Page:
Bad Signs For Bush
Six months before the November election, President Bush has slipped into a politically fragile position that has put his reelection at risk, with the public clearly disaffected by his handling of the two biggest issues facing the country: Iraq and the economy.
Bush continues to run a close race against Sen. John F. Kerry (D-Mass.) in national polls, and his reelection committee has spent prodigiously to put Kerry on the defensive in the opening phase of the campaign, with some success. But other indicators — presidential approval being the most significant — suggest Bush is weaker now than at any point in his presidency.
Bush’s approval rating in the Gallup poll fell to 46 percent this week — the lowest in his presidency by that organization’s measures. Fifty-one percent said they disapprove — the first time in his presidency that a bare majority registered disapproval of the way Bush is doing his job. A Pew Research Center survey released Wednesday pegged Bush’s approval at 44 percent, with 48 percent disapproving.
In contrast, Bill Clinton and Ronald Reagan, who were reelected easily, had approval ratings in the mid-50s at this point in their reelection campaigns and remained at or above those levels into November. But Bush’s father, George H.W. Bush, and Jimmy Carter had fallen to about 40 percent in their approval ratings at this point in their races and, after continuing to fall even further, lost their reelection bids.
Given the volatility of events, the amount of time before Election Day and hurdles Kerry must overcome, Bush has plenty of time to recover. His advisers said that they recognize the weakness in the president’s current standing but that he is far more resilient politically than his detractors suggest. They also argue that in this climate, perceptions of Kerry will be just as important as perceptions of the incumbent, and they have poured tens of millions of dollars into television ads attacking Kerry as a politician lacking clear convictions.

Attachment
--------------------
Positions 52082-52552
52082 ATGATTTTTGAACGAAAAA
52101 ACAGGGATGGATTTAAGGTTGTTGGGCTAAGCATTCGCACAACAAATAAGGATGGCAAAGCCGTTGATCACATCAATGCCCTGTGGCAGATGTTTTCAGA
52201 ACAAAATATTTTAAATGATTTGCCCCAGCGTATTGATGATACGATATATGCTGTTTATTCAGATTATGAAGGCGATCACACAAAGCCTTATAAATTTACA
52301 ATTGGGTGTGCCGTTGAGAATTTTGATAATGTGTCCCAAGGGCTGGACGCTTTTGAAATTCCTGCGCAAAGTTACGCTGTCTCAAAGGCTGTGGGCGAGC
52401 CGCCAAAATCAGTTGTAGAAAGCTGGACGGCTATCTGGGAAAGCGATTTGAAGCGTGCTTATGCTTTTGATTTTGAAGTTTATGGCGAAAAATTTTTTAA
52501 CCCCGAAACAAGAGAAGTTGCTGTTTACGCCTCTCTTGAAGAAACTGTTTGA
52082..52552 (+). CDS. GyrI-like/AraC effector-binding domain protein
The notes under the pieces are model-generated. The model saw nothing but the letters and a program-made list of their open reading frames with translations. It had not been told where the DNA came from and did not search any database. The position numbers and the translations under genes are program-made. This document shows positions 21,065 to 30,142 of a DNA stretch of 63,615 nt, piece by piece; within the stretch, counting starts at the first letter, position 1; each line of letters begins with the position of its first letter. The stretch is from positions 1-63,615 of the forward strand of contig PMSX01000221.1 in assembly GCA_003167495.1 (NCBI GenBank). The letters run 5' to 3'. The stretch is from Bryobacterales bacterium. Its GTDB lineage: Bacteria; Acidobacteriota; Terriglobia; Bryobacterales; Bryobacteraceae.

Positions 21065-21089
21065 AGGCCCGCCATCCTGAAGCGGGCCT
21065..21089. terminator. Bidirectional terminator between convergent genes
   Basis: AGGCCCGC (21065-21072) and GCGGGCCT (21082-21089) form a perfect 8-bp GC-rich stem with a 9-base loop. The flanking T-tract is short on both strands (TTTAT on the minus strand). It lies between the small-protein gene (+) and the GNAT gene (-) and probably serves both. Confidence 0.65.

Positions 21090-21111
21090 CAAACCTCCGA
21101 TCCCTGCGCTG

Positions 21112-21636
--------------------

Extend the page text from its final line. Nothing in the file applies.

Frank Newport of the Gallup Organization pointed out that, in Gallup’s surveys, no president since World War II has won reelection after falling below 50 percent approval at this point in an election year. “Looking at it in context, Bush is following the trajectory of the three incumbents who ended up losing rather than the trajectory of the five incumbents who won,” he said.
But Newport was quick to add that history may be an uncertain guide, given the volatility of events in Iraq. “There is the potential for this to be a disruptive year that doesn’t follow historical patterns,” he said.
This analysis strikes me as solid. All the handwringing on the part of Democrats about Kerry being a sure loser doesn’t comport with the data. It’s not just that Bush’s approval ratings are so low, which one would expect given the negative news of the past several weeks, but that his negatives are so high.
It’s also true that this year is likely not to conform to the norm. Not only is the whole Iraq situation–and the war on terrorism generally–a huge wild card, but the nature of the political climate has changed over the last few years. While races with incumbent presidents have tended to be decided by comfortable margins, I still think 2004 will look a lot like 2000. The “50-50 nation” phenomenon, while overstated and overapplied, is dead on with respect to presidential politics. If everything goes his way, Bush will likely win by a relatively narrow margin (say, 5 percentage points in the popular vote; how that’ll translate into electoral votes is anyone’s guess). If things unravel, he’ll likely lose by a similar margin.